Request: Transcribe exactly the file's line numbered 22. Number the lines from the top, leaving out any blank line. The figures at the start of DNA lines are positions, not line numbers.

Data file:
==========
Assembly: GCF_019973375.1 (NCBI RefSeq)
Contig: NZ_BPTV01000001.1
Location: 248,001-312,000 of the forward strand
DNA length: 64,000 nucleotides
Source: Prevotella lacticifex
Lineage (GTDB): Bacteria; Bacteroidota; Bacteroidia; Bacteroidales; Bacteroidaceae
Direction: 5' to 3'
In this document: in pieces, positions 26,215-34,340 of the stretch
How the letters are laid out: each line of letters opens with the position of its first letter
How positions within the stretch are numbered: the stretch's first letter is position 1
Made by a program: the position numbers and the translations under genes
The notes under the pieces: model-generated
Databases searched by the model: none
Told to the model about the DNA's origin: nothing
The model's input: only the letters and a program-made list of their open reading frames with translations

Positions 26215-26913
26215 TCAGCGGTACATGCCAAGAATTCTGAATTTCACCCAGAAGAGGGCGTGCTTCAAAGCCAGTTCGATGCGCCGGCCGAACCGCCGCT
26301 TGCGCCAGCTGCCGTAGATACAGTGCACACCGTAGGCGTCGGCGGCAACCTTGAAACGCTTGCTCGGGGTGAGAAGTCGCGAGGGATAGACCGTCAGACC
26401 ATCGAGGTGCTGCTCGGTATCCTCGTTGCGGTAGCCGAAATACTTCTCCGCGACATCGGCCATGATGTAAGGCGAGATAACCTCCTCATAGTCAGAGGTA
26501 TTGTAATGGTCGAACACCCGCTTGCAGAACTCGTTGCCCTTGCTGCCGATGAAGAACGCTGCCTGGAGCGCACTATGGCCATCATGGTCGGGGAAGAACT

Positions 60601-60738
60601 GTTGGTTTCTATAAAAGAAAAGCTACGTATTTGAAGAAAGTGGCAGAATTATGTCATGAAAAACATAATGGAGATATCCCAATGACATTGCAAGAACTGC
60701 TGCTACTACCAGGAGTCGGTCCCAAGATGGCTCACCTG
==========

60601 GTTGGTTTCTATAAAAGAAAAGCTACGTATTTGAAGAAAGTGGCAGAATTATGTCATGAAAAACATAATGGAGATATCCCAATGACATTGCAAGAACTGC